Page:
By Elizabeth Willoughby on
A verdict has arrived in a lawsuit filed in Canada in September 2012, and environmentalist David Suzuki is pleased: the two ministries responsible for protecting endangered and threatened wildlife must produce recovery strategies for four species – the Pacific humpback whale, Nechako white sturgeon, marbled murrelet and southern mountain caribou – “in a timely fashion”.
A press release on the David Suzuki Foundation website says that at least five years past its mandatory deadline, “The Federal Court has declared that the Minister of Environment and Minister of Fisheries and Oceans acted unlawfully in delaying for several years the production of recovery strategies for the four at-risk species threatened by industrial development, including the proposed Northern Gateway pipeline and tanker route.”
The investigation also found that the delays are part of a larger systemic problem, an acknowledgement that might bring needed pressure for the other 167 at-risk species waiting for recovery strategies.
In a letter published this week, David Suzuki laments the time taken in the process. “Just getting status assessments for species may take up to five years,” he says. “Five more years could be required for government to decide whether to accept these scientific assessments and give species protection. Then, legal timelines kick in, followed by recovery strategies – many delayed – and still more years for action plans, which have no timelines, to take effect. For killer whales, whose overdue action plan was just released, the process has taken about 13 years and a court challenge from the David Suzuki Foundation and others, which concluded government was failing to protect the whale’s critical habitat.”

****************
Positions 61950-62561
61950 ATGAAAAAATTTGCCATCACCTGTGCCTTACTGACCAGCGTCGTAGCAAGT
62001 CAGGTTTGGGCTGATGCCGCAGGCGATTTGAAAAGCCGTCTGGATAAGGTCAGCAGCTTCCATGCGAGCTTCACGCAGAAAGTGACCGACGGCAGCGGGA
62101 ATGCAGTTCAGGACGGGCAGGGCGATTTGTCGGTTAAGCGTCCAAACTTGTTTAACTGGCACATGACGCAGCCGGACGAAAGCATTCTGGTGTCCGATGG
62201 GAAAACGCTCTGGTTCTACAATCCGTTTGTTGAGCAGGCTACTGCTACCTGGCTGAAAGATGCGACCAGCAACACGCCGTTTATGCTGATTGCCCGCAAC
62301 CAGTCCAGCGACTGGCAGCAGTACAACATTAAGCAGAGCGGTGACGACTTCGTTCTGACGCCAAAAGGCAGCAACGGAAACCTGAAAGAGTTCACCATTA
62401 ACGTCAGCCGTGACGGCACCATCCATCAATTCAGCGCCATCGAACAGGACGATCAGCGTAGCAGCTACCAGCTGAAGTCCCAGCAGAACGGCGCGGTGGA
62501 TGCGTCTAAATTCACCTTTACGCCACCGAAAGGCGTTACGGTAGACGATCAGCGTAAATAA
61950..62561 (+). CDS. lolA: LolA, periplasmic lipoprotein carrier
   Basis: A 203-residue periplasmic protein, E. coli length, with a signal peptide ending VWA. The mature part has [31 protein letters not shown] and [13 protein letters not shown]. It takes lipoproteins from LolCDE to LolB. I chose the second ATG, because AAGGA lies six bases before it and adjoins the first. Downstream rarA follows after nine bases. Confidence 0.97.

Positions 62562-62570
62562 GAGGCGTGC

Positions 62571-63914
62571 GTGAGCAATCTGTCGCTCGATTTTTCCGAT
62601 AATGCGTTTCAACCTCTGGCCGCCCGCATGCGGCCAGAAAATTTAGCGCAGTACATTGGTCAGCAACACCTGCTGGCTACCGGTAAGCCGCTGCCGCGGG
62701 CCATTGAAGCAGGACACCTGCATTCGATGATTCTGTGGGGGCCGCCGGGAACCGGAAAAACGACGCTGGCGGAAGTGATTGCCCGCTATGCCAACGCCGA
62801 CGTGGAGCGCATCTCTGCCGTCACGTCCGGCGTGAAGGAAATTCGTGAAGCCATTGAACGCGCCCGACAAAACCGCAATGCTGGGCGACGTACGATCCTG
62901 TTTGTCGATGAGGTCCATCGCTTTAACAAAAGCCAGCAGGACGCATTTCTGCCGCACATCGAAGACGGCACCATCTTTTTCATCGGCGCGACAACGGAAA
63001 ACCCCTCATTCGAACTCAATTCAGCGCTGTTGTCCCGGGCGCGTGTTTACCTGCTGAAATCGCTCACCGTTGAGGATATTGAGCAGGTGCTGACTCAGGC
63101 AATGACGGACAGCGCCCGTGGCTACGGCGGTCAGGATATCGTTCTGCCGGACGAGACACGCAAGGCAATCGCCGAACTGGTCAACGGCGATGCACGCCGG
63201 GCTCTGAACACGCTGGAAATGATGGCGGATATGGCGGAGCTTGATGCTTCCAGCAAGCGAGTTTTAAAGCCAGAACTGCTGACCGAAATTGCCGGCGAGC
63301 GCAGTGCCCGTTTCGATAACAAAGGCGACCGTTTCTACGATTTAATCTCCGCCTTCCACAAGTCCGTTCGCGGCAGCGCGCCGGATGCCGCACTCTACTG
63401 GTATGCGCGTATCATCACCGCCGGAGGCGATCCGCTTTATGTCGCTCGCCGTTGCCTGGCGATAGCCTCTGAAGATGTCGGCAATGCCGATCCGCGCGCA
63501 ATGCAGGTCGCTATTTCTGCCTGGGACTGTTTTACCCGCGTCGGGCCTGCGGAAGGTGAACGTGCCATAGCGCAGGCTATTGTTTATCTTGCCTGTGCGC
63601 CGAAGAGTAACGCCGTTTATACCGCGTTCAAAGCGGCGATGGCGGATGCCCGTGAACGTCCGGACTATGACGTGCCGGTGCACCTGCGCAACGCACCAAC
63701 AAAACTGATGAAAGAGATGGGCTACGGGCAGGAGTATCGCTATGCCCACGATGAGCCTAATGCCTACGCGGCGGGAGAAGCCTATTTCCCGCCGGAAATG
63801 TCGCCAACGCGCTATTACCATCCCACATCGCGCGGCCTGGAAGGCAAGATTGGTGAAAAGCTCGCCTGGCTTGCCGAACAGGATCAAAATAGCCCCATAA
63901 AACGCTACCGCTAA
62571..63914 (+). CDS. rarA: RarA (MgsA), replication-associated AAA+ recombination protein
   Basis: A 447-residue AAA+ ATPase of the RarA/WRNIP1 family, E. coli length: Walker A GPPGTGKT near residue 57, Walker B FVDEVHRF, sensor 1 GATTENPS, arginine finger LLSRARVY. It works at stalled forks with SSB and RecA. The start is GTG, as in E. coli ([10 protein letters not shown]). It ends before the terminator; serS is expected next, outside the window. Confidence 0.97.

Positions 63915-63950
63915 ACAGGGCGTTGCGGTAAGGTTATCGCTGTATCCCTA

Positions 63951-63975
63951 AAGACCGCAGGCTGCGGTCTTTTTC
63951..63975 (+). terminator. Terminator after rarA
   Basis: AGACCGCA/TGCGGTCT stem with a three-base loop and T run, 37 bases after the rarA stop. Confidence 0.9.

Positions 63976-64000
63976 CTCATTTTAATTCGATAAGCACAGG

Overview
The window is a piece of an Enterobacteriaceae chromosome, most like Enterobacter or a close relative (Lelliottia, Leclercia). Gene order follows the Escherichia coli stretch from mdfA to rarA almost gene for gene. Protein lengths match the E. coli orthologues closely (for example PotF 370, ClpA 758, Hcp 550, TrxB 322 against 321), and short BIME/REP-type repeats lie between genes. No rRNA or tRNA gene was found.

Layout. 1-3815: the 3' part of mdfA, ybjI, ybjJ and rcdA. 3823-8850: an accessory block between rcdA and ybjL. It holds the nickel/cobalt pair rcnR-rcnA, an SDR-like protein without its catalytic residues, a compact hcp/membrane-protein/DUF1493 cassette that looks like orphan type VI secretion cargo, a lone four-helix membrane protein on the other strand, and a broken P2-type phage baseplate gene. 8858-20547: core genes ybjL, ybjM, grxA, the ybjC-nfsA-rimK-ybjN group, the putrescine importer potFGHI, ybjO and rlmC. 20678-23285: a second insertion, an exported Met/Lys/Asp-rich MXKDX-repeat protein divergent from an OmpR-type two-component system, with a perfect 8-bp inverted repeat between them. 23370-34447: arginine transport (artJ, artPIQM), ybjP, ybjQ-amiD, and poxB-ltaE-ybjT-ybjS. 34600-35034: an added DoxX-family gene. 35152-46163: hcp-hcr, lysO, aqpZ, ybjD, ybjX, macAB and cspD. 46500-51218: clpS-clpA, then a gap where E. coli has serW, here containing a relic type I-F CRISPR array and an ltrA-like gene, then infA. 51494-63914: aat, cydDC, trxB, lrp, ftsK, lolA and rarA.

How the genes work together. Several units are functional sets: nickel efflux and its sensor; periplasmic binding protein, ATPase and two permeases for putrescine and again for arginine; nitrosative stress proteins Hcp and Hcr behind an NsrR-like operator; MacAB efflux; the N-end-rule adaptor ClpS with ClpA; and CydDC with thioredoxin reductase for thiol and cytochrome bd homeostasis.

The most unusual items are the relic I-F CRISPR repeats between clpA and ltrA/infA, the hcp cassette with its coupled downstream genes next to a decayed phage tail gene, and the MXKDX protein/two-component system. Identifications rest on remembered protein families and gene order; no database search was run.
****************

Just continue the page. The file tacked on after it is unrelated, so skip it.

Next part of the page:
“Wouldn’t it be nice,” says Suzuki, “if we didn’t have to resort to court challenges to protect threatened wildlife?”
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